Obama admin praises fracking

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Michael Bastasch DCNF Managing Editor
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Is natural gas the Obama administration’s new tool for tackling global warming?

Trillions of cubic feet of shale gas have been safely extracted using hydraulic fracturing all while reducing U.S. carbon dioxide emissions, said Secretary of Energy Ernest Moniz.

“It’s been a big contributor to our carbon reduction,” Moniz told the New York Daily News editorial board in an interview.

“Obviously, it’s a huge economic benefit,” he added, saying that the abundance of natural gas has stimulated $100 billion in investments in manufacturing.

Moniz would not comment on New York Gov. Andrew Cuomo delaying a decision on fracking in the state.

New York has had a moratorium on fracking for about six years and Cuomo has been heavily criticized for dragging his feet on making a decision.

“New York needs the economic growth that hydraulic fracturing will bring and we need the state to lift the moratorium so we can begin rebuilding our upstate economy,” said Karen Moreau, executive director of the New York State Petroleum Council.

Environmental groups have been more successful in keeping up the pressure on Cuomo to ban the controversial drilling practice, which they argue can contaminate water supplies and harm air quality.

“We know fracking isn’t safe,” wrote Wenonah Hauter, executive director of Food and Water Watch. “We know it poses serious risks to human health, drinking water, air quality, property values, and to our climate. It inevitably produces serious accidents and death.”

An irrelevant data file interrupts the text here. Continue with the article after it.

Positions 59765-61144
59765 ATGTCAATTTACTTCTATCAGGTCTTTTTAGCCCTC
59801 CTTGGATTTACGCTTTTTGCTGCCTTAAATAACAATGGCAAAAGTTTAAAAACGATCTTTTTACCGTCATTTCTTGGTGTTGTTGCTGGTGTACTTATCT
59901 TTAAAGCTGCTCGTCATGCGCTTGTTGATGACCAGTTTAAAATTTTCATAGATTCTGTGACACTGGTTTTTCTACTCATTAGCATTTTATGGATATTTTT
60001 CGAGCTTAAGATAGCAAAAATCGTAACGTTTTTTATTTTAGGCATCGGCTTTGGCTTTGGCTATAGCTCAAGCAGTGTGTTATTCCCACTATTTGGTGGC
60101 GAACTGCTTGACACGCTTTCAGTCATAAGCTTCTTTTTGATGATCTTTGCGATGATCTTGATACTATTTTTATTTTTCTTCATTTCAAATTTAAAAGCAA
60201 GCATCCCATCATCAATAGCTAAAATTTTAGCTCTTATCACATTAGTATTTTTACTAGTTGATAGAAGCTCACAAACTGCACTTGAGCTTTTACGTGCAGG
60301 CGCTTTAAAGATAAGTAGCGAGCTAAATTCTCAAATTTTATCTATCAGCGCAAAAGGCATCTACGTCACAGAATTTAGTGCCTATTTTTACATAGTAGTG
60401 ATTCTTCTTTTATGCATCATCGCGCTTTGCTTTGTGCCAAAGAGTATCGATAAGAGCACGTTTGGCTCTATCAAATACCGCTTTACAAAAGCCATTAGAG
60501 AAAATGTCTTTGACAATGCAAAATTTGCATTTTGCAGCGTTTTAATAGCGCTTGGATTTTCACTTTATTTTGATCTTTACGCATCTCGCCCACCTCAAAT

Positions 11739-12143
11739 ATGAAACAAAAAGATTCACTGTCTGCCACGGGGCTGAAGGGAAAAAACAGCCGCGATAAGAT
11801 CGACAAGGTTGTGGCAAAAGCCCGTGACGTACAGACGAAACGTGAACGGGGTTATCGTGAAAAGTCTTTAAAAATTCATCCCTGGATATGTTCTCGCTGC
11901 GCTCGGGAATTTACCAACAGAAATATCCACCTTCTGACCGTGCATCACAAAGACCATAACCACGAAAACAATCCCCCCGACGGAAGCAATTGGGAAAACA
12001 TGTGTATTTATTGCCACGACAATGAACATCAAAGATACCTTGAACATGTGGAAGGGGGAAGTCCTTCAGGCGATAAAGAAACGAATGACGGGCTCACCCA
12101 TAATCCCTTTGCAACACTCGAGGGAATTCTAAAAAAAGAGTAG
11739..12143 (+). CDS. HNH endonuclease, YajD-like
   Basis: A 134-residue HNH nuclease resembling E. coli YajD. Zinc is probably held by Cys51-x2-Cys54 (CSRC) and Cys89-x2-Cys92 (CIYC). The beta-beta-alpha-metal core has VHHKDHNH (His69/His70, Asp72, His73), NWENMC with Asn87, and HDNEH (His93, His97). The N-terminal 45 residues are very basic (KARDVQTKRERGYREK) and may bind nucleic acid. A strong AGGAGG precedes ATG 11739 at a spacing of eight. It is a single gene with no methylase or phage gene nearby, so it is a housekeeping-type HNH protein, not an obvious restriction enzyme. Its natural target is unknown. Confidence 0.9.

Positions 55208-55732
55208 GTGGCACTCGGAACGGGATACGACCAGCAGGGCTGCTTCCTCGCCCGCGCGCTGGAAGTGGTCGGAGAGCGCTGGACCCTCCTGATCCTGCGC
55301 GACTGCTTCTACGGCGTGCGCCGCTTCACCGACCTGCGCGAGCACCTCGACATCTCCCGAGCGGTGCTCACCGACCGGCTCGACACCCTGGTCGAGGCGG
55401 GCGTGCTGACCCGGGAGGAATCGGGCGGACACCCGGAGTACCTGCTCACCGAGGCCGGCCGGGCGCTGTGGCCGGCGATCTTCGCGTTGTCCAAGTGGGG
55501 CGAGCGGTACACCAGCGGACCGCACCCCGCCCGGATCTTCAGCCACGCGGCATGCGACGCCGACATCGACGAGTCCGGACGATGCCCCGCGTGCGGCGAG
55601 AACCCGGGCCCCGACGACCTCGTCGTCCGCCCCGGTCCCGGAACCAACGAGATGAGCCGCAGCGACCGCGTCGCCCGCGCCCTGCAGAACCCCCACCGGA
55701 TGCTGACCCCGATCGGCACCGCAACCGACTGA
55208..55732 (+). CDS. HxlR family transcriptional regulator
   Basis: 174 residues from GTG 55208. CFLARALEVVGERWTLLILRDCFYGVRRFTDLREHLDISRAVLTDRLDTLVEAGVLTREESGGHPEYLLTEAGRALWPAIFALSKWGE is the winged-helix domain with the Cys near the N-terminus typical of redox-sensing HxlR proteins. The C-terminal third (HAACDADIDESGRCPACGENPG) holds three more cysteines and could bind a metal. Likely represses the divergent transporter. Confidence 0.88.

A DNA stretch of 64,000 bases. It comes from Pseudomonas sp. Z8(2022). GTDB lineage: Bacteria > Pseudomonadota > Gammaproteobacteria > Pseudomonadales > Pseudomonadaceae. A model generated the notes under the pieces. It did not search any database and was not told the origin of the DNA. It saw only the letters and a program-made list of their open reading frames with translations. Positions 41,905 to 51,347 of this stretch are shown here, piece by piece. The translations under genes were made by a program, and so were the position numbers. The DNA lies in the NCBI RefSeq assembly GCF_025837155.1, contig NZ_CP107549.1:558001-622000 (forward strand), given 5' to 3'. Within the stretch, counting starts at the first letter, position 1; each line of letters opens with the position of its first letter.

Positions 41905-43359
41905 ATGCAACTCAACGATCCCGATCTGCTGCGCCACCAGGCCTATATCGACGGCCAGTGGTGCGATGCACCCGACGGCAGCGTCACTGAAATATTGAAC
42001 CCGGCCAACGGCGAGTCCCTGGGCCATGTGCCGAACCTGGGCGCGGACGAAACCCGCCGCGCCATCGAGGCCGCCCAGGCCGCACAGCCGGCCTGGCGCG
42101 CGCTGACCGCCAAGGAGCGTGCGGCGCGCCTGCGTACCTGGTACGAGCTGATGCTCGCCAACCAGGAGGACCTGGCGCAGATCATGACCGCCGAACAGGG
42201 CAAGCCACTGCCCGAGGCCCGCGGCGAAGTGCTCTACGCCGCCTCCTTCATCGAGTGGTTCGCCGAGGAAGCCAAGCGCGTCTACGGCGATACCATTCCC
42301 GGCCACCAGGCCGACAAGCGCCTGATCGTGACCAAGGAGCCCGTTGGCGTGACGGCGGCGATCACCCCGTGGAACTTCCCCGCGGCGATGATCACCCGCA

The Environmental Protection Agency has failed to link fracking to groundwater contamination in three separate investigations, and the Energy Department also recently released a study saying that the drilling practice was safe.

Fracking involves injecting water, sand and some chemicals deep underground to break up rock formations and extract pockets of natural gas or oil. Environmentalists also argue that the practice releases methane — a potent greenhouse gas — into the atmosphere, but Moniz downplayed those fears.

“You know what to do,” Moniz said. “You know how to complete a well. You know how to capture methane.”

In the past few years, natural gas has been expanding on private and state lands, revitalizing the local economies of states like Pennsylvania and bringing much needed jobs back to the region.

The greater Pittsburgh area alone has seen energy sector jobs grow by more than one-third since 2005. On the state level, natural gas industry invested more than $12 billion in the state Pennsylvania in 2011, supporting more than 200,000 jobs.

Pennsylvania gas production is up 50 percent from last year and the state is set to extract 3.2 trillion feet of natural gas by the end of this year.

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